Mutagens are the substances or agents that induces heritable change led in cells or organisms. Mutagenesis is the processes that result in genetic change.
A mutation is any change in a cell or in an organism that is transmitted to subsequent generations. Mutations can occur spontaneously or be induced by chemical or physical agents. The cause of mutations is usually some form of damage to DNA or chromosomes. However, damage can occur in a segment of DNA that is a non-coding region and thus will not result in a mutation. Mutations may or may not be harmful. They may occur in either somatic or germ cells, Mutations that occur in germ cells may be transmitted to subsequent generations. There are two types of mutagens: Chemical and physical mutagens
(a) Chemical Mutagens
Chemical mutagens are
- Nitrosoguanidine (NTG)
- Base Analogs (e.g. BrdU)
- Simple Chemicals (e.g. acids)
- Alkylating Agents (e.g. N-ethyl-N-nitrosourea (ENU): These agents can mutate both replicating and non-replicating DNA. In contrast, a base analog can only mutate the genetic material (DNA) when the analog is incorporated in replicating the DNA. Each of these classes of chemical mutagens has certain effects that then lead to transitions, transversions, or deletions.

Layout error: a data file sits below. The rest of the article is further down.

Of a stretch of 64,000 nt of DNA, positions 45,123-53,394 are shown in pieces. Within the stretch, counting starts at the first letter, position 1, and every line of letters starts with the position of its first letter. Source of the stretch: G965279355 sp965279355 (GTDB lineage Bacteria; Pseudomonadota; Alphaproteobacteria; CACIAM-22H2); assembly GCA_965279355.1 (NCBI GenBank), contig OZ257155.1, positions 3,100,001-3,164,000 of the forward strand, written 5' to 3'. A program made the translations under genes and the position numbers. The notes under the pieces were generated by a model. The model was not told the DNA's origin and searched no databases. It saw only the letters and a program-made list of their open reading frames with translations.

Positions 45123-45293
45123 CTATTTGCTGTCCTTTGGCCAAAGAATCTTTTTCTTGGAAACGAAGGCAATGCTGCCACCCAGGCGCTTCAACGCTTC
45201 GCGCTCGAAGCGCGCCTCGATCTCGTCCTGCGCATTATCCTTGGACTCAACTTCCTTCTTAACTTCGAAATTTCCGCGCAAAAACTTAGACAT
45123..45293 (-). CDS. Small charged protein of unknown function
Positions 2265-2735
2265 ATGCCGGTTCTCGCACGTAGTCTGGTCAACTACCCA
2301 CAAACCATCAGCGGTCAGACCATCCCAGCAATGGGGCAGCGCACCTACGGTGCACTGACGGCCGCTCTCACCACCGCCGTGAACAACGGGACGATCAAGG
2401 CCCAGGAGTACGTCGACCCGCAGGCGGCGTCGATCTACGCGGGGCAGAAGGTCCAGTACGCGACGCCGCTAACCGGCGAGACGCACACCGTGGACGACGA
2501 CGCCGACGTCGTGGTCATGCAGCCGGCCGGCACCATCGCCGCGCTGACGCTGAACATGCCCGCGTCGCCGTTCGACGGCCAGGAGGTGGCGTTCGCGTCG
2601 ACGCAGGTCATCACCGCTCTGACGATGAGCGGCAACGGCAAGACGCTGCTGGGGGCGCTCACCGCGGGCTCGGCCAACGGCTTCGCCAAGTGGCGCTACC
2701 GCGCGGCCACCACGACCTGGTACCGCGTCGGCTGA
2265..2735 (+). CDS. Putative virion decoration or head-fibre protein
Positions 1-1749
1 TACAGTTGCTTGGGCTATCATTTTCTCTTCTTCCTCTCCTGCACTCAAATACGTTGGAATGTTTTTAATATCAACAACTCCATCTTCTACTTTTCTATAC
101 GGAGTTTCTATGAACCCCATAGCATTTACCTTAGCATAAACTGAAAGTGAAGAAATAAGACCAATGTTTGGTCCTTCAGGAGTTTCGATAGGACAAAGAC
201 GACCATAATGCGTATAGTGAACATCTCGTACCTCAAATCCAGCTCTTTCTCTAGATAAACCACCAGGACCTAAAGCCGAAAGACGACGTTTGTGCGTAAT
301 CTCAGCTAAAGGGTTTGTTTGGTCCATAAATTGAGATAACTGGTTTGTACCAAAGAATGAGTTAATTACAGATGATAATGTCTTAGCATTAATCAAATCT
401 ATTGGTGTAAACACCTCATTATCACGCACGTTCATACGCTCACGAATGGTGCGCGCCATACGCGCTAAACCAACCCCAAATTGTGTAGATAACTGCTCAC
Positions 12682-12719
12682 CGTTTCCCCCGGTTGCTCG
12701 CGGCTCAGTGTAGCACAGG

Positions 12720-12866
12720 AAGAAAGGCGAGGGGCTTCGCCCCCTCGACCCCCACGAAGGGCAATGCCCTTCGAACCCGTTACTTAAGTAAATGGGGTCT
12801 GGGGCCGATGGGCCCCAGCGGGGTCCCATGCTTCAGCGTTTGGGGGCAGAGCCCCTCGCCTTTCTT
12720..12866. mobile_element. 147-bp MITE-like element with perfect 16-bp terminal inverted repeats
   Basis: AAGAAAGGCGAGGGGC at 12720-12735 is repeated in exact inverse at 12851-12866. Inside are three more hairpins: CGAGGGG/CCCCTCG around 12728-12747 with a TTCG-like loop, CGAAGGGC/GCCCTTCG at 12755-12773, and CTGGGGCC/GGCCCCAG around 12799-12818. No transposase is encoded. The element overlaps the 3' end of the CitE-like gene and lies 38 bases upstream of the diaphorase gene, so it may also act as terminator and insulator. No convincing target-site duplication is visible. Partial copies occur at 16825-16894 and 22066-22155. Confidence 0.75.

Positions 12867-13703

- Methylating agents (e.g. ethane methyl sulfonate (EMS))
- Polycyclic hydrocarbons (e.g. benzpyrenes found in internal combustion engine exhaust)
- DNA intercalating agents (e.g. ethidium bromide)
- DNA crosslinker (e.g. platinum)
- Oxidative damage caused by oxygen radicals.
B) Physical Mutagens
Physical mutagens are non-ionizing and ionizing radiations:
Ultraviolet Radiation (Non-ionizing Radiation): These radiations excite electrons to a higher energy level. DNA absorbs ultraviolet light. Two nucleotide bases in DNA – cytosine and thymine-are most vulnerable to excitation that can change base- pairing properties. UV light can induce adjacent thymine bases in a DNA strand to pair with each other, as a bulky dimer.
Ionizing Radiation: These radiations are X- rays, gamma rays etc. DNA has so-called hotspots, where mutations occur up to 100 times more than the normal mutation rate. A hotspot can be at an unusual base, e.g., 5-methylcytosine. Ionizing radiations attacks on these hotspot and break the DNA.